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  #1  
Old 10-30-2018, 08:17 PM
JDA_BTR JDA_BTR is offline
 
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Location: Baton Rouge, LA
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Default Airworthiness Cert

Seeing the light at the end of the tunnel, reading the good article at https://www.eaa.org/en/eaa/aviation-...spection-guide

It says "The engine should have been run for at least 1 hour. The run should have included operating in a nose high above stall attitude to ensure full fuel flow, and a full power run to verify and ensure maximum designed RPM is attained."

How in the world do you run it that way? I can see a full power run... But can't let it get too hot before it is broken in? And how do you run it at that position? I'm stumped....
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  #2  
Old 10-30-2018, 08:40 PM
Bavafa Bavafa is offline
 
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Quote:
Originally Posted by JDA_BTR View Post
Seeing the light at the end of the tunnel, reading the good article at https://www.eaa.org/en/eaa/aviation-...spection-guide

It says "The engine should have been run for at least 1 hour. The run should have included operating in a nose high above stall attitude to ensure full fuel flow, and a full power run to verify and ensure maximum designed RPM is attained."

How in the world do you run it that way? I can see a full power run... But can't let it get too hot before it is broken in? And how do you run it at that position? I'm stumped....
On my last plane which was A model, I had two friends hold the tail down while going full power for two minutes. I am not sure how you would do it on tail dragger other than the normal attitude with the tail down.

I guess alternatively, you can raise the mains up while the tail is down and only check the fuel flow rate (unplug the fuel line from servo and run the pump) and measure the fuel flow rate.
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  #3  
Old 10-30-2018, 08:42 PM
n982sx n982sx is offline
 
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I ran my engine per the Lycoming specs before first flight which is a lot less than an hour.

You can do the fuel flow test like I and others have done. Get the plane in the correct attitude by holding down the tail and run the fuel pump with the fuel line disconnected at the throttle body. Have the fuel line empty into a five gallon container, all nicely grounded, and measure the fuel flow with the fuel flow meter.

You should easily get the required flow. If you don't you have a problem.
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  #4  
Old 10-30-2018, 08:42 PM
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bkervaski bkervaski is online now
 
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That article refers to general recommendations for all experimental aircraft and dosn't properly frame what you may be doing and what most of us do is build, without varying much from the tried and tested, a Vans RV. There are 10,000 flying and the IO-360/390 w/Andair Fuel Pump is in a lot of airplanes.

I'm not saying that level of testing isn't prudent, it's just that, for example, Lycoming already test run the engine before they shipped it to you and you do a fuel flow test as part of your FISDO requirements for sign-off.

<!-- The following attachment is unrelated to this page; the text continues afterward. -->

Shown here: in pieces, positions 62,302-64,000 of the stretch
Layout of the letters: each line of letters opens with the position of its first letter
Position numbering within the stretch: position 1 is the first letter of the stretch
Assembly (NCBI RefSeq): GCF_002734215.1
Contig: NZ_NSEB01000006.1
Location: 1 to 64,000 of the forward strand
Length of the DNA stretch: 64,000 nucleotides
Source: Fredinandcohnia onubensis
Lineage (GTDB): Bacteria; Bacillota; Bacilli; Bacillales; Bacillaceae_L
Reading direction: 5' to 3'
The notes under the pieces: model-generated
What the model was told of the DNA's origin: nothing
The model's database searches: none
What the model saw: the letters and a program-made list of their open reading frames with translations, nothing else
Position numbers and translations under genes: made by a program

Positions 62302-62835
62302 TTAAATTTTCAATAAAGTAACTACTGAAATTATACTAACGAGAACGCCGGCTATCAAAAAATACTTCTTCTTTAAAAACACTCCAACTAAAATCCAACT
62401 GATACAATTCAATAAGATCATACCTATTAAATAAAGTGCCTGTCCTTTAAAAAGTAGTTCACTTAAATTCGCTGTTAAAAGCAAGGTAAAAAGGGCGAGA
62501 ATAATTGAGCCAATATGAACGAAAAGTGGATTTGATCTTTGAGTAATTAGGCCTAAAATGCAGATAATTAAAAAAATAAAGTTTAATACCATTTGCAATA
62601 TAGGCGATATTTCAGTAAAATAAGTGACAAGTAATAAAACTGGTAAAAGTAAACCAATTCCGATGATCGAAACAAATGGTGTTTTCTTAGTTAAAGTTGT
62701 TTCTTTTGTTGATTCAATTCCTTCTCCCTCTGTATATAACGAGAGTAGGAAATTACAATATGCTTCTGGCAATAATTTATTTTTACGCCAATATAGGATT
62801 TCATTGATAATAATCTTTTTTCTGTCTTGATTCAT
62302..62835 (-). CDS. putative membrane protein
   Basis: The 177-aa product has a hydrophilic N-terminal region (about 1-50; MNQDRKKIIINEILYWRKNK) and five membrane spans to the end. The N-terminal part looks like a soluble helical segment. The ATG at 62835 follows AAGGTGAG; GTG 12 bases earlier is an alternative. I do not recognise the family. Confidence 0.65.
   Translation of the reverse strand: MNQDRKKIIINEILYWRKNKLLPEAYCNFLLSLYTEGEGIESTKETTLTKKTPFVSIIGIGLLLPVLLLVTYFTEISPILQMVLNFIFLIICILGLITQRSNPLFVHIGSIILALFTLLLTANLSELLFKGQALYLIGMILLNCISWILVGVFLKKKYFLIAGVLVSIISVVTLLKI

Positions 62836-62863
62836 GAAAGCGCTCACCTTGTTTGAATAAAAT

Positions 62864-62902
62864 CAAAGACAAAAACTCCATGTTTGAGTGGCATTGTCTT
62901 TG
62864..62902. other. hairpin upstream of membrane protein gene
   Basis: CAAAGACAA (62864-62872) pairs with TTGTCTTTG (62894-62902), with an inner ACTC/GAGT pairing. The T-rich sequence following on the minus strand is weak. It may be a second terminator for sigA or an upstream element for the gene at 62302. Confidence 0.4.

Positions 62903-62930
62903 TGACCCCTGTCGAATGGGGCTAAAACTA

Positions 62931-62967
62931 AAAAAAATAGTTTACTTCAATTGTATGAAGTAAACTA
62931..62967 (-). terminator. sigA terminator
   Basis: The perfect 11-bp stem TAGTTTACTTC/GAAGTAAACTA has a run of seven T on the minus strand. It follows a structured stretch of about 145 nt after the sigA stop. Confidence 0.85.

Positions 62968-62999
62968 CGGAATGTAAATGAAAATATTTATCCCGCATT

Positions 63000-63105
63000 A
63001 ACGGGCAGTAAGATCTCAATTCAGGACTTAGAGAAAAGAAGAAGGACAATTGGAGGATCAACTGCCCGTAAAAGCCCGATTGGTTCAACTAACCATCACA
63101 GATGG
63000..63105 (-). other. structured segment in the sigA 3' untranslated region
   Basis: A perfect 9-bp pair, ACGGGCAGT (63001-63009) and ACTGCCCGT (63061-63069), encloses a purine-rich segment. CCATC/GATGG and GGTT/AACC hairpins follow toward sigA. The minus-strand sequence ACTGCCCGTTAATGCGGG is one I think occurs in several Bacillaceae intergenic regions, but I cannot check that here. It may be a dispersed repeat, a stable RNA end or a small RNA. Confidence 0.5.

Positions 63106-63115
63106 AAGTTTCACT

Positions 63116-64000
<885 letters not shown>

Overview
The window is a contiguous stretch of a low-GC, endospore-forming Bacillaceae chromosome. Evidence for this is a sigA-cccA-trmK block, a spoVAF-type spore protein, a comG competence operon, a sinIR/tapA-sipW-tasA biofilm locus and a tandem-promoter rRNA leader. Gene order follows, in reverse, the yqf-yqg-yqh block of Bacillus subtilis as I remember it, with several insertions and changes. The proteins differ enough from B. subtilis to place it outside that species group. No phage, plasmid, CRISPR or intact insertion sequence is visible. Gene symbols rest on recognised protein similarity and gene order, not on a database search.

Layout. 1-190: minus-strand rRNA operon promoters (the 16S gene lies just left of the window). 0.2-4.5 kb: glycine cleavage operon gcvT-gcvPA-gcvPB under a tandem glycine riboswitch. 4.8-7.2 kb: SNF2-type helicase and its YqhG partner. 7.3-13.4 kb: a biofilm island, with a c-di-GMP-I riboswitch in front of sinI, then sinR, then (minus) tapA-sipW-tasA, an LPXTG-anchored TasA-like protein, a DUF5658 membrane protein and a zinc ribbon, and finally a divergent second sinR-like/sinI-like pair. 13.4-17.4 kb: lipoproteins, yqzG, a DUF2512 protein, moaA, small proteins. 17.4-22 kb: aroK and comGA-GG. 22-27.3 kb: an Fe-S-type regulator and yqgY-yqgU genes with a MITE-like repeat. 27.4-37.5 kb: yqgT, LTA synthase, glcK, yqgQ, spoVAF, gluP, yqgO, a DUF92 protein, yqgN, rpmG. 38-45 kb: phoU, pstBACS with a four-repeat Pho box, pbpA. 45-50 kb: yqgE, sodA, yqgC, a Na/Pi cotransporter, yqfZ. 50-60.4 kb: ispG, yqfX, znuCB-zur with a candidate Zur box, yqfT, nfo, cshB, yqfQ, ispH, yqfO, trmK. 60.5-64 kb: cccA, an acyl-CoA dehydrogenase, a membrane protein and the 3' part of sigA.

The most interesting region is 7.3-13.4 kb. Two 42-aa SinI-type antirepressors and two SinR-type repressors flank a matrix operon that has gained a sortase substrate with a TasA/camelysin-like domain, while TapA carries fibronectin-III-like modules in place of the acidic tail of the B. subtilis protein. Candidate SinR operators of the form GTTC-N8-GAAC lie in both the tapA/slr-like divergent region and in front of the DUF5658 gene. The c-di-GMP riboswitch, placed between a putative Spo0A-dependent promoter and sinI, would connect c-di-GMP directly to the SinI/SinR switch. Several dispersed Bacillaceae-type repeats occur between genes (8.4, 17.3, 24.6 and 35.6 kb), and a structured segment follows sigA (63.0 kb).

It's easy to get the plane to the required attitude for the fuel flow test but not sure I would tie one to a tree and run it up at break-in settings for an hour, seems like a disaster waiting to happen. Maybe in an engine stand, but again, Lycoming did it for you.

Also the running 1 hour on the ground contradicts Lycoming's own break in procedure and a lot of experienced advice out there that says to run it as little as possible until the first flight and then fly it like you stole it:

https://www.lycoming.com/content/har...t-engine-break

Not giving advice, just framing that article against what you are building. Curious what others have to say.
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Last edited by bkervaski : 10-30-2018 at 08:48 PM.
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  #5  
Old 10-30-2018, 09:44 PM
vic syracuse vic syracuse is offline
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Work with your DAR. I don't ask anyone to run the engine on the ground for an hour. It should be run once to check for leaks at a low power setting, and then once at full power to check for proper static RPM (both for fixed pitch and for constant speed propellers). Try to keep CHT's below 300 F.

You can check for proper fuel flow without the engine running.

Vic
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  #6  
Old 10-30-2018, 09:53 PM
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Ironflight Ironflight is offline
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Vic is correct - work with your DAR....but just to clarify, I have never heard anyone who expedite a CONTINUOUS 1 hour run. You can do it in short increments - at the same time you test breaks and steering. Run the engine until you get a little below 300 degrees CHT, then shut down. Cool. Repeat.
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  #7  
Old 10-30-2018, 10:01 PM
JDA_BTR JDA_BTR is offline
 
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Sounds good. I remember an EAA article somewhere showing a plane rigged in various positions to check fuel flow; seemed like an experience!
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